David Aldrich (November 4, 1907 – September 13, 2002) was an American artist. The landscapes and cityscapes that he painted were not painted with literal realism but rather with freedom and spontaneity in an attempt to capture the essence of the scene. As one critic wrote: “His view is always fresh and unhackneyed, his brush is deft, his strokes swift and colors translucent and unmuddied – the paper often does the majority of the work…a sort of artistic shorthand that can make water color really exciting.” Mr. Aldrich said that his work was “an expression of the essence of my feelings toward the subject in color, line, and space.”
David Aldrich’s love of art began in his childhood home in Providence, Rhode Island, where his parents both painted and were influential in the creation of the Providence Art Club. The family often took painting vacations to Gloucester, Rhode Island and to Little Compton, Rhode Island where they painted with their good friends, the Burleighs (local artist Sydney Burleigh was known to Mr. Aldrich as Uncle Tid). Later the Aldriches traveled to Europe and the Caribbean, taking every opportunity to stop by the side of the road to paint when coming upon an inspiring view.
He attended and graduated from the Gordon School, the Moses Brown School, Brown University and Columbia Graduate School of Architecture, Planning and Preservation. During World War II he served in the Army Air Corps in North Africa and Iran, using his architectural training.
David Aldrich's artistic career began as an architect in New York City, New York in 1933 with his uncle, Chester Holmes Aldrich, at Delano & Aldrich. After his time in New York, he spent two years in Washington DC at the US Treasury Department. In 1937 he became a partner in the architectural firm of Kent & Aldrich in Providence, RI. He later opened a private architectural firm and became the head city planner for the City of Providence.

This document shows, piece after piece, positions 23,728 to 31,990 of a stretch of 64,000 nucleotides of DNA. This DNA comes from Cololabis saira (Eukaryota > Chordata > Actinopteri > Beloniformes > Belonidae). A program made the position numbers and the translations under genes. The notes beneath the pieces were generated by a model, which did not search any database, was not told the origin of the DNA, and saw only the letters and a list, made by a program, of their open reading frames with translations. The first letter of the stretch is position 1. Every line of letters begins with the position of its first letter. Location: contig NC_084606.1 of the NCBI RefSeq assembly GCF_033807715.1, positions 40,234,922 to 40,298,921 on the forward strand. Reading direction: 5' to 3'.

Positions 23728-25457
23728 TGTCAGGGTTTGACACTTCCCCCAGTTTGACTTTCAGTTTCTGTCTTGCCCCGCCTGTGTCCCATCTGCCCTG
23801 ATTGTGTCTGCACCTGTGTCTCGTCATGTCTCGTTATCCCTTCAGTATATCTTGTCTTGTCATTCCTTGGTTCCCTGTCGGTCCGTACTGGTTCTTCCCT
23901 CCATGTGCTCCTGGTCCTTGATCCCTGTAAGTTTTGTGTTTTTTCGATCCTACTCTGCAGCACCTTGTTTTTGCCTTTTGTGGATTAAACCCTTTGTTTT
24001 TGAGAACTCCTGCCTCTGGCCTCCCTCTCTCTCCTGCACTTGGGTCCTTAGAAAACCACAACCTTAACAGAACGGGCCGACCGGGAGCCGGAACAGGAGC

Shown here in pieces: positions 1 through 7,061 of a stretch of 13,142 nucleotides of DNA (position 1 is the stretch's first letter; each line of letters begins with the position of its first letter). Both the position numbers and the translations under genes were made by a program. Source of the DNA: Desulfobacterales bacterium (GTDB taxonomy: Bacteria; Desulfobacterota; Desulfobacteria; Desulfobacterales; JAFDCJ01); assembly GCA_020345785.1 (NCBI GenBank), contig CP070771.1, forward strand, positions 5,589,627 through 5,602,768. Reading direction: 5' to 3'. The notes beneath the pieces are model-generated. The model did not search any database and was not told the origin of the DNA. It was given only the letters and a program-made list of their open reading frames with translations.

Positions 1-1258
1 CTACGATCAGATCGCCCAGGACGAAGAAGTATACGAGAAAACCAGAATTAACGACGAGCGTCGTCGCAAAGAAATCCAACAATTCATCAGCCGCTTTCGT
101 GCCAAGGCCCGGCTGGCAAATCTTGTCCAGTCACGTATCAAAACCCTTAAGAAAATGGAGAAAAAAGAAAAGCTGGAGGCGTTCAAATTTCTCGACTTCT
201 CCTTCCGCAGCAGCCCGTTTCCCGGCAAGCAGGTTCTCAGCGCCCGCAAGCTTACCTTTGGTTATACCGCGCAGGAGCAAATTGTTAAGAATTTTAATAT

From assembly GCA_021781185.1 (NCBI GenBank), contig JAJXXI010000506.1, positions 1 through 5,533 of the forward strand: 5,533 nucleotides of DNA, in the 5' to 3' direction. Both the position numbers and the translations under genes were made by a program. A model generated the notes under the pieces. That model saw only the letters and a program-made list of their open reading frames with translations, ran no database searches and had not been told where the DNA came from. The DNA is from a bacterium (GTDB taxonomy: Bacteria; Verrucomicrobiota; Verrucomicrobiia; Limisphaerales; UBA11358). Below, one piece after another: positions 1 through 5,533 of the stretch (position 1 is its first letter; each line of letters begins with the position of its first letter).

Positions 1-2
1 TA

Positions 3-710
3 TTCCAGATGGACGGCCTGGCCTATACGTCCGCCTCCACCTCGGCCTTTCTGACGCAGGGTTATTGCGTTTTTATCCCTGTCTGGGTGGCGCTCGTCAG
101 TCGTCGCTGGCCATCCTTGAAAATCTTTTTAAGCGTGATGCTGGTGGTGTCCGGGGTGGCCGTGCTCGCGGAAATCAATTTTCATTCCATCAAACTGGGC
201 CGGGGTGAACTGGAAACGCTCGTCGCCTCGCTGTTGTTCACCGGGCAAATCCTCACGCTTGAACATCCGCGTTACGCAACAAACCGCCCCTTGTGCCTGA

Mr. Aldrich retained his interest in watercolor painting throughout his life, studying at the O’Hara School, the Positano Workshop, the Rhode Island School of Design and attending figure study classes every week at the Providence Art Club, where he was a life member. In the 1960s he was owner and director of Art Unlimited, a gallery on Thayer Street in Providence, Rhode Island that exhibited contemporary art from artists such as Hazel Belvo, Lawrence Kupferman, and Baburao Sadwelkar. Mr. Aldrich had numerous one-man exhibitions, notably at the Providence Art Club, the Rhode Island Watercolor Society, and the Gallery on the Commons in Little Compton, Rhode Island. He also exhibited in many group shows in those galleries as well as the Rhode Island School of Design Museum, Rhode Island Arts Festival, DeCordova Museum, Virginia Lynch Gallery, Wheeler Gallery and others. His work received many awards and is represented in numerous private and corporate collections. A watercolor he did of the Gordon School's campus still graces that school's diplomas. Up until his death he devoted himself entirely to his painting.